Special to AMFM Magazine by Jimmy Willden
Awards-season fervor is at its peak since the 2014 Academy Awards nominations were announced on Thursday, Jan. 16. Now with the Producers Guild of America (PGA) Awards and BAFTA Awards crowning both 12 Years a Slave and Gravity as their top films, the Directors Guild of America (DGA) Awards and BAFTA Awards crowning Gravity’s Alfonso Cuaron as the best director of the year, it looks as if the contest has been narrowed down to two top contenders. But of course, the Oscars are known to pull off major surprises from time to time.
But let us pull back a moment, shall we, and recap this year’s nominees for BEST PICTURE, so we can prepare ourselves for my Oscars Picks & Predictions, which will be announced next Thursday, Feb. 27.
Nebraska tells the coming-of-old-age story of Woody Grant (BRUCE DERN, giving one of his best performances in decades), an alcoholic husband and father in the twilight of his life. Woody receives a letter claiming that he’s a winner in a million-dollar Mega Sweepstakes, and thusly, Woody stubbornly becomes determined to make the trek from Billings, Montana to Lincoln, Nebraska to claim his winnings. His reluctant adult son, David (WILL FORTE, in his most subtle performance yet), joins him on the journey. Along the way, the father and son duo get sidetracked in Woody’s hometown, a small Nebraska town – where he runs in to long-lost family, old friends, old flames, and people with whom he’s got scores to settle.
Simply perfect in its utter simplicity, Nebraska captures small town life with grandiose ease, and quaint charm, all at once. While the cast as a whole leaves little to be desired, there are two standouts – Forte and Dern. The former, Mr. Forte, to me, was just barely flat; with some fine tuning, I really do believe he could be a fantastic actor. The latter, Mr. Bruce Dern, delivers an extraordinary performance as Woody, as he straggles through the twilight of his life, underappreciated, and overly stubborn. Unfortunately for the rest of the cast, they were eclipsed by Dern’s talent.
In the end, I don’t think Nebraska has much of a chance at grabbing gold come Oscar Sunday, but the Oscars do love their surprises… 7.4 (out of 10).
This is the story of disgraced political journalist Martin Sixsmith (STEVE COOGAN), and how he came to meet Philomena (the always brilliant JUDI DENCH) – a mother who had her son taken away from her when she was a teenager, and in a Catholic convent. Not knowing what to do next with his career, Martin decides to cover Philomena’s story, about her lifelong search for her son. This journey eventually leads Philomena and Martin to America.
Quite simply put, this is the film that tried to be this year’s The King’s Speech. While it was powerful and stirring, and sometimes funny, Philomena, ultimately, doesn’t reach the same heights. But, if there was ever a film to pull off an Oscar-night upset, this is the film to do it. I’ll be keeping my eye on you, Philomena. 8.1 (out of 10).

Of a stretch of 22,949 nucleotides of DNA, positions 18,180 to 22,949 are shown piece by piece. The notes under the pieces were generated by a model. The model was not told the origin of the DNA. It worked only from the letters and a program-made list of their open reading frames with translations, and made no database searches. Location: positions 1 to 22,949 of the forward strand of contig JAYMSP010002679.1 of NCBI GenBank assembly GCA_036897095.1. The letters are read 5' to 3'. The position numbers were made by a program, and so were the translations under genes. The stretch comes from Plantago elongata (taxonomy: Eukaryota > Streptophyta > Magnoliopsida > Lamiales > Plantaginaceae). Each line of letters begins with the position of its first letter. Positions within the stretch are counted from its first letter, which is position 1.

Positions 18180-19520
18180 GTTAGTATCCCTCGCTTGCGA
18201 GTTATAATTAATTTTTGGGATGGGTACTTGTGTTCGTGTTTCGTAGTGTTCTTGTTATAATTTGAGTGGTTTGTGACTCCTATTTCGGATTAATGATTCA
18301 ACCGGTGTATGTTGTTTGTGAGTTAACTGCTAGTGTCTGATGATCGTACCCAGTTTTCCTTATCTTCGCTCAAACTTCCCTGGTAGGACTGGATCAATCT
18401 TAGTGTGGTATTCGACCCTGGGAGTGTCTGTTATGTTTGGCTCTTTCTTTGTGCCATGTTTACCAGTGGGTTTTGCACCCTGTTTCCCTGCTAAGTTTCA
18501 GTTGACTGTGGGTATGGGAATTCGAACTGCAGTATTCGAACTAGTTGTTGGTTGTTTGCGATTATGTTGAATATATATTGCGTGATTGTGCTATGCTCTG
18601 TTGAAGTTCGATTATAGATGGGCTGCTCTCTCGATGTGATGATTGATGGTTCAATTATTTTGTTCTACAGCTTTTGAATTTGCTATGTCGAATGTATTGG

THE WOLF OF WALL STREET
Based on the true story of Jordan Belfort (played by LEONARDO DICAPRIO in his most audacious role yet), Martin Scorsese’s The Wolf of Wall Street follows Belfort’s rise from entry-level stockbroker, to eccentric billionaire living his life by burning the candle at both ends, to his fall into disgrace in the midst of crime, corruption, scandal, and the FBI.
I’m not going to hold back on this one. Until Her came out, Wolf was the movie that had entertained me the most in 2013. DiCaprio delivered the wildest, risk-taking, bold and loud performance of his career – and to see his name nominated for an Oscar, after last year’s Django snub, made me a proud Leo fan. Jonah Hill, in his own right, continued his evolution from one-note funny-boy guy, to full-on, full throttle serious Oscar-contender. Terrence Winter’s script is hilarious, bold, and horrifying all at once.
And then there’s Scorsese. The iconic film director. Wolf is his return to delivering classics; outshining all of his most recent efforts, even The Departed, and harking back to the brilliance of Goodfellas, or Casino. I’ve said it before, and I’ll say it again; The Wolf of Wall Street succeeds, and it succeeds because it was unafraid to be the first movie to fully explore the horrors of full-on debauchery, without cutting away or using the power of suggestion. Scorsese makes us stare straight into the eyes of the addiction to excess, and in the process, we learn a little bit more about the dark side of human nature. Wolf many not win any awards come Sunday, March 2, but it’s still one of my favorite films of the year, if not the decade. 9.6 (out of 10).
That’s it for now. Check back next Thursday, as I release my Oscars Picks & Predictions, telling you guys who I think will win, and who I think SHOULD win. See you next week!